The young archers – seven girls and two boys on this particular night – are pictures of concentration as they take the line and raise their bows, carefully aiming at the targets 7 to 10 yards away.
"OK, you can shoot," instructor Jared Duckstad says. "Take your time – get your stance down.
"If anyone needs help, raise your hand; I'll come and help you."
So goes a typical Thursday night during the spring youth archery lessons at the Red River Archers' indoor shooting range in Grand Forks.
The archery club offers three, one-hour sessions with 10 students each during the five-week program, which is open to young archers from 8 to 17 years old, said Duckstad, who oversees the lessons. Handling the equipment can be a struggle for kids younger than 8, he says, and a class size of 10 is about the maximum the program can handle, given the size of the archery range and the number of available instructors.
The Red River Archers has offered the youth archery lessons for about 15 years, says Duckstad, who's in his fourth season as instructor. This year's program is comprised of 17 boys and 13 girls, he said.
"We try to run this program at least once a year – usually every spring after adult leagues are finished and range availability opens up," he said.
Red River Archers member Veronica Hanson, a UND medical student, assists with setup and instruction when her schedule allows, Duckstad says, and club president Jason Whitesock coordinates registration and posts class announcements on websites.
This year's program was scheduled to begin April 11, but a late blizzard delayed the first night until April 18. The lessons wrap up for the spring Thursday, May 16.
Offered on a first-come, first-served basis, the lessons are open to young archers of all skill levels, Duckstad says. Typical classes range from beginners with no experience to intermediate and experienced shooters who sign up for the program every year.
Regardless, Duckstad says, he approaches the first night of lessons as if none of the students has ever shot with bow and arrow, going over range rules, safety, basics steps of shooting and range commands.
All are good refreshers, even for the most experienced students, he says.
"The beginner students do require more attention and help getting started so we walk them through it slowly, getting used to the equipment and helping with dexterity until they are able to shoot on their own," Duckstad said. "As an instructor, you have to be patient with all students. Some will pick it up quickly, and some require more attention and help until they get the hang of it."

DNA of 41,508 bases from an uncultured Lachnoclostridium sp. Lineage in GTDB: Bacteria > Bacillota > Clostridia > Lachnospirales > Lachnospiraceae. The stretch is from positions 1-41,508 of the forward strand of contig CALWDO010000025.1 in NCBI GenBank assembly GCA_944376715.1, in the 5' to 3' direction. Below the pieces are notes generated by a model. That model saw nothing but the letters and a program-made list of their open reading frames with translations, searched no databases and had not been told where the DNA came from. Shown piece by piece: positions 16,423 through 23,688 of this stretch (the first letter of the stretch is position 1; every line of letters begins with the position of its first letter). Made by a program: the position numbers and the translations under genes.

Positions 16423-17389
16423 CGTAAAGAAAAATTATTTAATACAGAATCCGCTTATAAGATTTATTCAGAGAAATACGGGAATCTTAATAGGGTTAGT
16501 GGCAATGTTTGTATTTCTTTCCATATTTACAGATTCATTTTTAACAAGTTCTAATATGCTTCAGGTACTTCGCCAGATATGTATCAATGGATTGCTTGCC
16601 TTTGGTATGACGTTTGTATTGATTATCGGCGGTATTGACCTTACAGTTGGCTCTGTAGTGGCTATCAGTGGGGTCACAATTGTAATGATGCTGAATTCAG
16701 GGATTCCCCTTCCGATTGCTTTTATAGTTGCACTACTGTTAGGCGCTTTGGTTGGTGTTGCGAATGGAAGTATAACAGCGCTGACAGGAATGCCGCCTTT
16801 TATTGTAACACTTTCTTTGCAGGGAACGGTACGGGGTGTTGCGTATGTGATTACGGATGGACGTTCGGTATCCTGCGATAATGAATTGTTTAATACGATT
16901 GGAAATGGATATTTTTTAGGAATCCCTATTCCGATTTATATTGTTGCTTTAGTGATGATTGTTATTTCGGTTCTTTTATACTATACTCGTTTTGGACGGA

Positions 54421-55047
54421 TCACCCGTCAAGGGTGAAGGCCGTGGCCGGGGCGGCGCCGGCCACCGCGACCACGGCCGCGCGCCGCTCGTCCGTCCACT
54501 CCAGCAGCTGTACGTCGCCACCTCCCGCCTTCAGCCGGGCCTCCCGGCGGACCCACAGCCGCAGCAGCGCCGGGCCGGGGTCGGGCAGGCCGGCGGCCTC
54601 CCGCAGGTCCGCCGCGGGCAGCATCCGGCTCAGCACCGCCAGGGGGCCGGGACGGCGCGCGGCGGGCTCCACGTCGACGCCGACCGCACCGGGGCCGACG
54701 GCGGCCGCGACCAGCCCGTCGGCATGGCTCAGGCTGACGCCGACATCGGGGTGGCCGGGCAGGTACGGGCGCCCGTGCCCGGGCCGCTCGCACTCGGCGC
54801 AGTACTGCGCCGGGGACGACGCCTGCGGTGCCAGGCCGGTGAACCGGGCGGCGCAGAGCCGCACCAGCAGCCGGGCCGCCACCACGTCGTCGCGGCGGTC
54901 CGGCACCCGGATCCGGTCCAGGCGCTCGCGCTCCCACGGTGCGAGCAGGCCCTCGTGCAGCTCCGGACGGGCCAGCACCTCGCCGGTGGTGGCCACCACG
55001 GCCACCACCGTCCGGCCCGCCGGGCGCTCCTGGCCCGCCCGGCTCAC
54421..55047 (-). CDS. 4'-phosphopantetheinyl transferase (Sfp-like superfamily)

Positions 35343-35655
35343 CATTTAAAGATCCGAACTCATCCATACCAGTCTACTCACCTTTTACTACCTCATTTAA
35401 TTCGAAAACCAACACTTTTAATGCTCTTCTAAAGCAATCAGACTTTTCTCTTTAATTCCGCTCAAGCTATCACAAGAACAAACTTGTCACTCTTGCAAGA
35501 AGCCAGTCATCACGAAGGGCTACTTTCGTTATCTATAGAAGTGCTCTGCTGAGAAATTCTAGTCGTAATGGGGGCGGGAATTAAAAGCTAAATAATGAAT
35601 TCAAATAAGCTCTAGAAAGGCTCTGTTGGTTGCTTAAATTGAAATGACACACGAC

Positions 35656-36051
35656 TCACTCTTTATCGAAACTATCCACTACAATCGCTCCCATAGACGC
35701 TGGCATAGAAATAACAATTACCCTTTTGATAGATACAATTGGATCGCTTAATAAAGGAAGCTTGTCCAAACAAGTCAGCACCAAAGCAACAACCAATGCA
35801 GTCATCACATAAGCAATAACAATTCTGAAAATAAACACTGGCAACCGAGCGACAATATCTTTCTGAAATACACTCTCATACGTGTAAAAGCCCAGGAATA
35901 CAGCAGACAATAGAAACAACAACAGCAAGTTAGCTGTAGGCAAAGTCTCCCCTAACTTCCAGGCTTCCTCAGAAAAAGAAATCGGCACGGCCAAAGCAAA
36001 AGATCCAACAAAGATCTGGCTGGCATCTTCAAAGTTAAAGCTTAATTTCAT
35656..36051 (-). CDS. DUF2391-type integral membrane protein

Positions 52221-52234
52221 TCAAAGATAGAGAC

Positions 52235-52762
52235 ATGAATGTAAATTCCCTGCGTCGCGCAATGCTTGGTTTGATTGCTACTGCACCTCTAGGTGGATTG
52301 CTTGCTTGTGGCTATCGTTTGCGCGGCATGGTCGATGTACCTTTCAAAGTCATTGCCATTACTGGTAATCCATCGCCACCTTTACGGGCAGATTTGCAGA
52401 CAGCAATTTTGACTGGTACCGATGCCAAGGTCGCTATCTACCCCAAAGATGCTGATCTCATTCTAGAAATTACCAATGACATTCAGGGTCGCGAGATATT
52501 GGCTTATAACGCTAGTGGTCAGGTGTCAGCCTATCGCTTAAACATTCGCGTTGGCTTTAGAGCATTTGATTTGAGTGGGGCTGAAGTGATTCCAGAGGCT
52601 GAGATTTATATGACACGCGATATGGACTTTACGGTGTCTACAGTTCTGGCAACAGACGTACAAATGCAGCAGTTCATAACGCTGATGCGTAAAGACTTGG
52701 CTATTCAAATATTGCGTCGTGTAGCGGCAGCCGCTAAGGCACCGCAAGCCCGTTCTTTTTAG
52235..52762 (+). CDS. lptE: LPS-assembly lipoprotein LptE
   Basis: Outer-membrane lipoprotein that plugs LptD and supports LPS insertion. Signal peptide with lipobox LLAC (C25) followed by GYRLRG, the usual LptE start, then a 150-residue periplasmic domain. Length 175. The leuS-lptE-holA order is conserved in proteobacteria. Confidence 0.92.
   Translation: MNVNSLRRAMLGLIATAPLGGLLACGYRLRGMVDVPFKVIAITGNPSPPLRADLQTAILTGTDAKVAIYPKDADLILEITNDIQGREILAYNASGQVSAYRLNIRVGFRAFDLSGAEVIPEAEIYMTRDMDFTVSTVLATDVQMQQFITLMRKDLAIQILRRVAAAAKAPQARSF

Eventually, though, even the least experienced shooters catch on to the basics, he says. Once they learn the routine and are hitting their targets, Duckstad keeps them on track with instruction, tips and encouragement as needed.
A little bit of praise goes a long way toward building confidence, he says.
"It is worth it to see the reactions of the student and parents when they hit the 'X' for the first time," he said.
As an instructor, Duckstad says helping the young archers become more proficient at a sport they can enjoy throughout their lives is especially satisfying.
"Everyone can enjoy archery regardless of gender, age or athletic ability and (it) is even adaptable to individuals with disabilities," he said. "As a parent, I enjoy seeing kids come in to an archery class for the first time – especially those who may not have had success with other team sports – and I see the progress.
"I see them learning focus, self-discipline, coordination and balance. I see them gaining confidence."
Duckstad also keeps it fun for the young archers by occasionally adding different targets or challenges for each class, such as hanging balloons on the targets for the students to try and pop. Or Ping-Pong, where students try to shoot a Ping-Pong ball floating in mid air over an air blower.
The students shoot at 3-D targets on the last night of class.
The popularity of the club's youth archery lessons attests to the popularity of archery both at the state and national level. In North Dakota, for example, all but a handful of counties have schools participating in the National Archery in the Schools Program as part of their physical education curriculum, and the state Game and Fish Department offers grants to help schools establish the archery program.
The Red River Archers' instructional program also offers equipment for participating students.
The lessons routinely fill to capacity, Duckstad says.
"Once word gets out that classes will be held, the classes fill very quickly," he said. "We usually do not have a problem filling 30 spots, and there are always a few more waiting to get in."
Beyond learning a lifelong activity, developing archery skills has numerous social and physical benefits for the students, Duckstad says.
"I see new relationships forming with other kids with similar interests," he said. "I see kids 'moving' – getting exercise instead of being glued to a TV screen or phone. I see kids taking an interest in the outdoors and hunting.
"This all reminds me of how important it is for parents and adults to volunteer their time – to pass on what they know to not only their children, but others, as well."